The film’s relentless violence and graphic fights are almost balletic in the brilliance of their choreography.
One of the most enjoyable aspects about film festivals such as SXSW is the chance to see intimate character portraits like Francine. The film follows a woman (Melissa Leo) who has just been released from prison. We don’t know the crime she committed or how long she has been away, but there are a few clues from which we can draw conclusions. As she attempts to reinsert herself into normal society, Francine struggles to find employment and to make connections with the friendly people who surround her.
Brian M. Cassidy and Melanie Shatzky, who share writing and directing credits, create a sparsely worded depiction of one woman whose personal issues keep her from succeeding outside of prison. Nothing about Francine’s history or emotional state is explicitly stated, which opens the story up to multiple interpretations about why she was in prison and why she behaves the way she does. Confident in their story, Cassidy and Shatzky are patient in how they pace the film’s progression and the speed with which they reveal information about their protagonist. Reminiscent of Winter’s Bone in terms of dialogue and tone, Francine is exactly the type of movie we hope to see at SXSW every year.
The film’s real power comes from the wonderful performance of Melissa Leo. Despite winning an Academy Award for her role in The Fighter, which likely gave her first choice on a variety of projects, Leo has continued to blow audiences away in indie films such as Francine, becoming one of the most reliably impressive actors working today. While Meryl Streep will undoubtedly continue to get the more notable roles in Hollywood, Leo is likely to continue doing powerful work in indie films such as Francine.
The Do-Deca Pentathlon
No filmmakers consistently gets as warm of a reception at SXSW as Jay and Mark Duplass. The Austin natives have become a staple of the festival with their films The Puffy Chair, Baghead, and Cyrus. This year, the brothers appeared in person to give the world premiere of their film The Do-Deca Pentathlon. Though it is being released in 2012, it was actually filmed in 2009 and put on the back burner as the brothers were given financing to complete their first studio films Cyrus and Jeff Who Lives at Home. Once those movies were completed, they returned to Do-Deca, a film more typical for their style.
The movie focuses on two brothers, Mark (Steve Zissis) and Jeremy (Mark Kelly), who compete in their own 25-event homemade Olympics. This isn’t the first time they have done so, either. Years ago, as teens, they invented the Do-Deca Pentathlon but it ended in controversy, and the brothers’ relationship has never been the same. Now, they decide to engage in the battle again in an effort to settle the argument once and for all.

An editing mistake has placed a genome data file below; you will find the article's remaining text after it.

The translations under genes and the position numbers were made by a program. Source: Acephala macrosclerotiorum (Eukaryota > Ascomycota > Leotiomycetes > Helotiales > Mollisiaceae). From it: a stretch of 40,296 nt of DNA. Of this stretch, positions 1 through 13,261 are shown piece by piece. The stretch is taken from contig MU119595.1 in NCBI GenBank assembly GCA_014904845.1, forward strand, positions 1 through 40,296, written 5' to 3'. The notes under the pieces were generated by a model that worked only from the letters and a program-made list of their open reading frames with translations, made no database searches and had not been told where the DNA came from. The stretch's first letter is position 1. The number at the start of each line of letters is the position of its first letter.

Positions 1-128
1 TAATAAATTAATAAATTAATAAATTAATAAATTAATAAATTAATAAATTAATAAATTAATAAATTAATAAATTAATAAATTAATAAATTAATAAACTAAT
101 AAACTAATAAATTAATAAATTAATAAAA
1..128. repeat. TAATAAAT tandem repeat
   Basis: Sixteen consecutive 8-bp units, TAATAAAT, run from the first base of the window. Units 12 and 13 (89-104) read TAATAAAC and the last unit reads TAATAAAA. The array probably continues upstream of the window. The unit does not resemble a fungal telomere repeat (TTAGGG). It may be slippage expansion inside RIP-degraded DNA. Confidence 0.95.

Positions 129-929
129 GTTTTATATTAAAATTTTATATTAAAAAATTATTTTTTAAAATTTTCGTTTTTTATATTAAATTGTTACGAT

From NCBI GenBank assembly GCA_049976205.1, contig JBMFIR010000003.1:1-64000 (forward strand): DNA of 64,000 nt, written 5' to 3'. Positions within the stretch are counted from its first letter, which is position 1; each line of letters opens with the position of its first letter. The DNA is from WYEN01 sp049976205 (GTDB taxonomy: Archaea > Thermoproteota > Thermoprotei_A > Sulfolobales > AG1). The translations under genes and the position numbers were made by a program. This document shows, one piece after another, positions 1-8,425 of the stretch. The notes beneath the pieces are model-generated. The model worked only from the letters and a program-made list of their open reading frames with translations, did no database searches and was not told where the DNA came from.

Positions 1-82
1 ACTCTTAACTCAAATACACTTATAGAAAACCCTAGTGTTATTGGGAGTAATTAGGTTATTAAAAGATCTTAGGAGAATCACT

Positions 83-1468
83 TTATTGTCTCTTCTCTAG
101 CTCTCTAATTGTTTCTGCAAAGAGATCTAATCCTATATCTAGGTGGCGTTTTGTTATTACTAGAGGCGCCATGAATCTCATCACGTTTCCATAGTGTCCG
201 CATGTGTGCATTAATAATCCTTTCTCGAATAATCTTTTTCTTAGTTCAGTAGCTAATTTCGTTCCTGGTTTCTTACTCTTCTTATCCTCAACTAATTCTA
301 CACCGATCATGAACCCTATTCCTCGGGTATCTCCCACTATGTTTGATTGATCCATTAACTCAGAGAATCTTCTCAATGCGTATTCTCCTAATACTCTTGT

Credit for the film can’t be given entirely to the Duplass Brothers. The film is actually based on two brothers Mark and Jay knew growing up, who really did create their own Olympic events which they named the Do-Deca Pentathlon. The film is brilliant, because the on-screen siblings engage not just in competitions like basketball, track, and swimming, but also leg wrestling, push ups, and air hockey. The film’s genius is that they fight in each sport with equal determination and seriousness.
Zissis and Kelly are both terrific in their roles, making the characters recognizable to anyone who grew up with a sibling. The Duplass Brothers discussed in a Q&A session how initially the film was going to be a big-budget picture, but prior to shooting they decided it would be inauthentic to the core of the movie and instead filmed it on a much smaller scale. The audience is lucky they made that call, since The Do-Deca Pentathlon is one of the funniest and most honest films at this year’s festival.
The Raid: Redemption
Nothing can prepare you for the adrenaline rush that is The Raid: Redemption. Having its U.S. premiere at SXSW, The Raid is the most amazing collection of martial arts action sequences ever captured on film. The movie makes The Matrix and The Bourne Trilogy look like amateurish imitations of what fight choreography is supposed to be.
Filmed in Indonesia, the movie focuses on a group of special forces police officers who are sent into a dilapidated apartment building that is controlled by a ruthless drug lord. No cops have ever gone inside the building, making it a very dangerous situation for those about to enter. Though the men are told the reason for the mission is to clean up the city by taking down the crime boss, there is much more going on than simply enforcing the law.
Writer/director Gareth Evans has created what will likely become one of the greatest action films of all time. The film’s relentless violence and graphic fights are almost balletic in the brilliance of their choreography. Fight coordinators Yavan Ruhian and Iko Uwais make Jason Bourne look a slow, creaky old man compared to the lightning-fast skills of their actors and fighters. What is even more amazing are performances from Uwais as the film’s protagonist Rama, and Ruhian as Mad Dog, the drug lord’s right-hand man and a certified psychopath.
Whereas fight scenes in movies typically last less than a minute (one exception being the masterful Oldboy), the battles in The Raid can last well over five minutes, making the brutality the men experience that much more gut-wrenching. Evans has proven himself a powerhouse filmmaker with this film, and we can only be grateful that he has announced plans to make The Raid the first installment of a forthcoming trilogy. | Matthew Newlin